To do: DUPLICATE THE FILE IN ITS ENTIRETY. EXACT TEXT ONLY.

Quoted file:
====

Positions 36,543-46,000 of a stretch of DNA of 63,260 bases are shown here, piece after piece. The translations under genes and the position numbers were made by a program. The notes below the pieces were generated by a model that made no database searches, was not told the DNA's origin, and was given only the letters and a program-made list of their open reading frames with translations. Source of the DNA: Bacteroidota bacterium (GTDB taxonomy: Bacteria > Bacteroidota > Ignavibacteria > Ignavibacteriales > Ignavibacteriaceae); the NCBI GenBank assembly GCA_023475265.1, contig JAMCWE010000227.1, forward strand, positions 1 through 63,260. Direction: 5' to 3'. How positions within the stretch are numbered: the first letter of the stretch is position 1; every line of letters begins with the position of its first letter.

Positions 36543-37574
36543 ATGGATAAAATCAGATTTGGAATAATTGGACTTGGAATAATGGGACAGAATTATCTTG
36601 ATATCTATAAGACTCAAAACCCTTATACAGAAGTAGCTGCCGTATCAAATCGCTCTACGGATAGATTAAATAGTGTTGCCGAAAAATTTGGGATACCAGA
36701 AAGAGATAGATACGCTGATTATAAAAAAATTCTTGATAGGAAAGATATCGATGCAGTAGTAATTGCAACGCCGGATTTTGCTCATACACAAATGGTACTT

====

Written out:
Positions 36,543-46,000 of a stretch of DNA of 63,260 bases are shown here, piece after piece. The translations under genes and the position numbers were made by a program. The notes below the pieces were generated by a model that made no database searches, was not told the DNA's origin, and was given only the letters and a program-made list of their open reading frames with translations. Source of the DNA: Bacteroidota bacterium (GTDB taxonomy: Bacteria > Bacteroidota > Ignavibacteria > Ignavibacteriales > Ignavibacteriaceae); the NCBI GenBank assembly GCA_023475265.1, contig JAMCWE010000227.1, forward strand, positions 1 through 63,260. Direction: 5' to 3'. How positions within the stretch are numbered: the first letter of the stretch is position 1; every line of letters begins with the position of its first letter.

Positions 36543-37574
36543 ATGGATAAAATCAGATTTGGAATAATTGGACTTGGAATAATGGGACAGAATTATCTTG
36601 ATATCTATAAGACTCAAAACCCTTATACAGAAGTAGCTGCCGTATCAAATCGCTCTACGGATAGATTAAATAGTGTTGCCGAAAAATTTGGGATACCAGA
36701 AAGAGATAGATACGCTGATTATAAAAAAATTCTTGATAGGAAAGATATCGATGCAGTAGTAATTGCAACGCCGGATTTTGCTCATACACAAATGGTACTT